We are excited to share the story of Dr. Wai Jia Tam, who is a graduate of the Public Health Program at Johns Hopkins. We are thankful both to Wai Jia and Bill Nelson, GFM Staff at Johns Hopkins for putting us in touch with Wai Jia. We hope it will encourage you to “wrestle with God” as you consider his will in your life.
“That night Jacob got up and took his two wives, his two female servants and his eleven sons and crossed the ford of the Jabbok. After he had sent them across the stream, he sent over all his possessions. So Jacob was left alone, and a man wrestled with him till daybreak. When the man saw that he could not overpower him, he touched the socket of Jacob’s hip so that his hip was wrenched as he wrestled with the man. Then the man said, “Let me go, for it is daybreak.”
But Jacob replied, “I will not let you go unless you bless me.”
The man asked him, “What is your name?”
“Jacob,” he answered.
Then the man said, “Your name will no longer be Jacob, but Israel,[f] because you have struggled with God and with humans and have overcome.”
The story of Jacob wrestling with God has always puzzled me.
After all, in a wrestling match, when two wrestlers fight, the more equal in strength the competitors are, the longer the match will take. So, if God is who He is, powerful and all mighty, why did the match between Him and Jacob take “till daybreak”? It baffled me.
In a showdown between a strong man and a weak one, which this should have been, the match should end in seconds. Yet, God invited Jacob to wrestle with Him, amid an anxiety-filled journey where God had told Jacob to return to his father’s homeland, where he was afraid to meet his brother Esau, from whom he had stolen his birthright, and was likely filled with wrath.
Do life’s hard decisions feel like that for you at times? There may be times in your life where you feel God’s gentle nudging in a particular direction. Yet, the circumstances of life seem downright unfavorable. You’ve set off on the journey, fearful and anxious if God will meet you on the other side, while filled with dread at what the outcome might be. Worse, the stakes are high. Just as Jacob could have lost his life and the lives of his wives and children, we, too, could suffer losses in our finances, career prospects and mental well-being, after saying yes to God.
I knew I felt that way when I applied to Johns Hopkins for my Masters of Public Health. After all, it was my third time filling out the application. The first time I did so was when I was 21 years old, bristling with ambition at a world filled with possibility. The sky was the limit and I would take on the impossible. But much to my chagrin, my then-boyfriend-now-husband, proposed. God made it clear I was to marry him and very grudgingly, I laid my application aside, only to pick it up again a year after we married. I re-applied, only to have God call us to Uganda to serve as missionaries. Worn out from the discouragement of the tedious application processes, I laid that dream to rest. Surely, God could use me in the field with or without Ivy league degrees.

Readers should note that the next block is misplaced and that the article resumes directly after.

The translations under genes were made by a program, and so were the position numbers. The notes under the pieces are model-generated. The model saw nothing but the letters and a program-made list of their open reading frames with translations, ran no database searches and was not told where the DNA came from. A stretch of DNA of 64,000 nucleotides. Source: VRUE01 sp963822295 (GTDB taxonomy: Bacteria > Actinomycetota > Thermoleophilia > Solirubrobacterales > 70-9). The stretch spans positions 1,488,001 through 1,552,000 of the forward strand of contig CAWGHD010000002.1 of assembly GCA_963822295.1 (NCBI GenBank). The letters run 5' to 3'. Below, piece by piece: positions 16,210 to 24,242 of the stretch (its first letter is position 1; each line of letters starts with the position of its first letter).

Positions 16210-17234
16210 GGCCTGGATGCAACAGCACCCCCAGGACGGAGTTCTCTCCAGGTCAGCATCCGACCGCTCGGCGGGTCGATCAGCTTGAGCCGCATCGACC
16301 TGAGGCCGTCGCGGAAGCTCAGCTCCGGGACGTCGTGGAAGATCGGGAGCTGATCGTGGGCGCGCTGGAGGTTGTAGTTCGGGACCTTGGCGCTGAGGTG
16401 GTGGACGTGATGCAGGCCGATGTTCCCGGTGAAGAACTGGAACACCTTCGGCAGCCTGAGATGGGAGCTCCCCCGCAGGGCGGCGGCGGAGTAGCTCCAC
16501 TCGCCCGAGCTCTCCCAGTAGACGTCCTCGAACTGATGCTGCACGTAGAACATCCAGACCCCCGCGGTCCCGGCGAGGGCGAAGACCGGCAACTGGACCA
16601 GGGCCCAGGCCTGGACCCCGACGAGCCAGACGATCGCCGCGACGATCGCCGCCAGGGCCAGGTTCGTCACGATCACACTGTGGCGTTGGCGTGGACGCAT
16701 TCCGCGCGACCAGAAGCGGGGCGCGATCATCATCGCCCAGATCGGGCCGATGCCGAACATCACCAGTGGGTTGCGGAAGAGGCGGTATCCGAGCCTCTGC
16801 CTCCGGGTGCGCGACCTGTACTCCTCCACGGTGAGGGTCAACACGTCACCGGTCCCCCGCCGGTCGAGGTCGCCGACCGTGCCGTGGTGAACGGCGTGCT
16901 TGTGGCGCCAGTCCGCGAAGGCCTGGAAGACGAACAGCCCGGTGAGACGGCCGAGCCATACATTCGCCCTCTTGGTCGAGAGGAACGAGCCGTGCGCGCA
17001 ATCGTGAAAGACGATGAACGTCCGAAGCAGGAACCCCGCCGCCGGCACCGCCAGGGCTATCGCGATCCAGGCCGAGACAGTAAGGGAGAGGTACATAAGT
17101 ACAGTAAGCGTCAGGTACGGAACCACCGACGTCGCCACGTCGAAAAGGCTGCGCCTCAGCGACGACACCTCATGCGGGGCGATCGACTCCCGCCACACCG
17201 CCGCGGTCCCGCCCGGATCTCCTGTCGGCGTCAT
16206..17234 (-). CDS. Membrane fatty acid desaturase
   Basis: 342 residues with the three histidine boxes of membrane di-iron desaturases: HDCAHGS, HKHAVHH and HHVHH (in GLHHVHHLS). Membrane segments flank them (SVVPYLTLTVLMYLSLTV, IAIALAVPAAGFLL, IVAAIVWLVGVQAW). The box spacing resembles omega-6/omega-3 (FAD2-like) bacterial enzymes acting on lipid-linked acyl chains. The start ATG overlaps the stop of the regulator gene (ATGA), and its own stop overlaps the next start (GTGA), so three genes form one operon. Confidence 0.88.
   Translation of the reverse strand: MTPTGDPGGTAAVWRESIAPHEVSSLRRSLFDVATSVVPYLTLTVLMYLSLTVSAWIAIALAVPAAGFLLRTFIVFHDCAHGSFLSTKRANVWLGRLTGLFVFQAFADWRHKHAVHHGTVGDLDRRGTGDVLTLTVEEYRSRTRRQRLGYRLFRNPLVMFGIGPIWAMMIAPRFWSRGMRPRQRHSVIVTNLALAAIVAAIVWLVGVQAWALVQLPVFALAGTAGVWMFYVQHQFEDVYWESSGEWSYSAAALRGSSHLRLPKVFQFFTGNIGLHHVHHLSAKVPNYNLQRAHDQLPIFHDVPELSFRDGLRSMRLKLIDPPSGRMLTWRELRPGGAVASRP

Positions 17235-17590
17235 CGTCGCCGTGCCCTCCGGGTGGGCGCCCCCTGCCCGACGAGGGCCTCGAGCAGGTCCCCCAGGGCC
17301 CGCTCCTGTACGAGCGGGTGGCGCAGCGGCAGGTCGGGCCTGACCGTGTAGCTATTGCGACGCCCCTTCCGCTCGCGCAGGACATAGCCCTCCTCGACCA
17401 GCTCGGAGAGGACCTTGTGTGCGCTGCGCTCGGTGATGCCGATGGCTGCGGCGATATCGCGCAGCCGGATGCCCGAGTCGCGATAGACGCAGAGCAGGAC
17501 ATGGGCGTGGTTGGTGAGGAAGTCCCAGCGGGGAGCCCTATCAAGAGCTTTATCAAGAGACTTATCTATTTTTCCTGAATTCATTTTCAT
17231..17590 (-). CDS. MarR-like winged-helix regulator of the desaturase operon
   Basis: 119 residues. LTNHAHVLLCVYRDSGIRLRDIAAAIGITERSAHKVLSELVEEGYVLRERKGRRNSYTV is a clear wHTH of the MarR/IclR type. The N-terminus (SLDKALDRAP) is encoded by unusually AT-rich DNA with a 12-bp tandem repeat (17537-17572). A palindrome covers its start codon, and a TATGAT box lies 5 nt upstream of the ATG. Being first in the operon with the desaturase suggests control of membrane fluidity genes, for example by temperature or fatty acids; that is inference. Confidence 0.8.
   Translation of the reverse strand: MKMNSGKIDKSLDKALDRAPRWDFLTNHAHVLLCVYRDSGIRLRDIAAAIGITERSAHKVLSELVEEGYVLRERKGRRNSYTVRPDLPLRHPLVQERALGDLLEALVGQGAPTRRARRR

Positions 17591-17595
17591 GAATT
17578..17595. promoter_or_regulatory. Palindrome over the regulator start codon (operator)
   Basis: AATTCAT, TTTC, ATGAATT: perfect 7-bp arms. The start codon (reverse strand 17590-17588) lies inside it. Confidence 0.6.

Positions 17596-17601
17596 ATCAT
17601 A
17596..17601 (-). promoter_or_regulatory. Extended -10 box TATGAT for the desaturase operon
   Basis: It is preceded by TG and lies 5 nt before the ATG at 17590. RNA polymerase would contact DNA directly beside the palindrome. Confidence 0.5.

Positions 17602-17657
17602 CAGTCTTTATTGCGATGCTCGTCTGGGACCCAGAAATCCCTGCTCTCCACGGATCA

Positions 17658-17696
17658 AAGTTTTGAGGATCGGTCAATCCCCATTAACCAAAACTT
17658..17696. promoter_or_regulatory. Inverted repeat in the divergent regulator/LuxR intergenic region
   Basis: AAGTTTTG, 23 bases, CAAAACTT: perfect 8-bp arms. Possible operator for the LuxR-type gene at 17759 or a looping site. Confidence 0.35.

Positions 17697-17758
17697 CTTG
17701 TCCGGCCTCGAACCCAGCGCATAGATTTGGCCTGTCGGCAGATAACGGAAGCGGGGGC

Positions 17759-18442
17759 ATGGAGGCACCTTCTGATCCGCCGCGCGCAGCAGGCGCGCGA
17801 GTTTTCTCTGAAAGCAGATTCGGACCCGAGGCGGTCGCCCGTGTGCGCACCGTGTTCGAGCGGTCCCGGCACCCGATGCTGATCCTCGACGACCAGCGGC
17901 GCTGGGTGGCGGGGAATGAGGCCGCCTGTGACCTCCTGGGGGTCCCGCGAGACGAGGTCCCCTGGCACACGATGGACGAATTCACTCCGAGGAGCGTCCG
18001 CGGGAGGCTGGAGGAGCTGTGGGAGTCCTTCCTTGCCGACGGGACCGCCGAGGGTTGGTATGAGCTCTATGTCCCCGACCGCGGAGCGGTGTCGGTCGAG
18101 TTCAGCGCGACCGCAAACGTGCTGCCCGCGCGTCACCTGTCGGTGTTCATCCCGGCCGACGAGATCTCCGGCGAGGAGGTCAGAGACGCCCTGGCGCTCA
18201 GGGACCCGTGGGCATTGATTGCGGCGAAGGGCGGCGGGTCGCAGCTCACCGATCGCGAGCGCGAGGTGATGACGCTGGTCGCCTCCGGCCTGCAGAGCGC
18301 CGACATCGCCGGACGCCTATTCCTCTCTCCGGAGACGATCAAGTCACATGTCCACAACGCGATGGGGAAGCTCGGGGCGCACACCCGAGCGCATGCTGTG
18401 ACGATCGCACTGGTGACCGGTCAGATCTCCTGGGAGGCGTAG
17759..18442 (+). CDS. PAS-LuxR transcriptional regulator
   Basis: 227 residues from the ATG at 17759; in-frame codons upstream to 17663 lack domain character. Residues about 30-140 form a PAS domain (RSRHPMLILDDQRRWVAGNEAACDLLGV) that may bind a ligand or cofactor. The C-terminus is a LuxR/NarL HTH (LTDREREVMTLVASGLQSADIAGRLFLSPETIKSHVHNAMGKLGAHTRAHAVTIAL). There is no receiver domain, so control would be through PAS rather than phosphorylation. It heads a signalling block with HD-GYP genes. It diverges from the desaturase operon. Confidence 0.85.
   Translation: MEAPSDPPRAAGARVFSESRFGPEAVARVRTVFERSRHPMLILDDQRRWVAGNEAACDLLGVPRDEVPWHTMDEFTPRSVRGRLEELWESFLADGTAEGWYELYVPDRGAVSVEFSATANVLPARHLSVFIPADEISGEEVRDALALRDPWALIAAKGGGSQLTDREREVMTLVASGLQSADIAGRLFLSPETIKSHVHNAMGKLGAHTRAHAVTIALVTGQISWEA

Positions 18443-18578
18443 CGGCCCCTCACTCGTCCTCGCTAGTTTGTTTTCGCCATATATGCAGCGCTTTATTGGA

When we returned home to Singapore from Uganda, however, a still small voice stirred within me to become a heaving tempest. At an award ceremony one day, I saw a vision of our family in Baltimore. Shrugging it aside, I blamed myself for not getting over my overly ambitious dreams. Yet, Cliff encouraged me to bring it to the Lord in prayer. I struggled. Not the third time, Lord!
At another conference one day, I had the most bizarre experience. A little elderly lady followed me everywhere, drawing out my deepest dreams while listening attentively. I wondered what her motives were. The next day, I was shocked to hear that she was the Dean of a medical school in Texas, on a Fulbright fellowship to Singapore, and insisted she had to connect me with the US Embassy to apply for a Fulbright scholarship.
“You don’t understand,” I said. “It’s complicated.”
I explained that I had applied for the online instead of on-site program, which scholarships typically do not fund, that my husband needed to be back in Canada for a season, that he had been offered a prestigious position in Singapore, that I was pregnant, that the on-site program cost too much–over a hundred thousand dollars. It was all implausible. Besides, with my transcripts filled with Bs and Cs from a bout of severe depression in medical school, I would never get past the selection process.
Week after week, this lady texted and emailed me. She was relentless in her pursuit.
“Maybe you should apply,” suggested Cliff. “Remember your dream?”
“But it doesn’t make sense,” I argued.
Inwardly, I was wrestling with the Lord. If this was all going to be a waste of time like the previous two times, why bother?
The Fulbright interviews came. I shook so hard during the interview that I had to hold my hands together. Out of all the dozens of candidates bristling with brilliance, I knew I wouldn’t stand a chance. They said they would inform me of the results in a month.
Six days later, I had a dream of a letter with a red seal, and the words “Fulbright” on it. On the seventh day, I received an email notifying me that out of the hundreds of applications received, I was one of two students selected.
The weeks that followed were a whirlwind.
Johns Hopkins accepted my application. They allowed me to convert my program from online to on-site. We were called to church to sign a contract for Cliff’s new position. But at the last minute, the senior pastor informed us that as of that morning, all the pastors had gathered together and unanimously felt led by the Holy Spirit to release us overseas.
We were speechless.
In the nights prior to that day, Cliff and I had wrestled with God in prayer and He had been faithful to make what had seemed to be crooked paths straight.